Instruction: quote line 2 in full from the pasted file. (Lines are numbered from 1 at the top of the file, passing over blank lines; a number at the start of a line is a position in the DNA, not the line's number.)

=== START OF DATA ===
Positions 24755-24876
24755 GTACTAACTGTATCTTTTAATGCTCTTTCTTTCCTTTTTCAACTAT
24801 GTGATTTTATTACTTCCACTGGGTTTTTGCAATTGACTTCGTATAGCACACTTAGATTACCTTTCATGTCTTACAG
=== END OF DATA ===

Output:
24755 GTACTAACTGTATCTTTTAATGCTCTTTCTTTCCTTTTTCAACTAT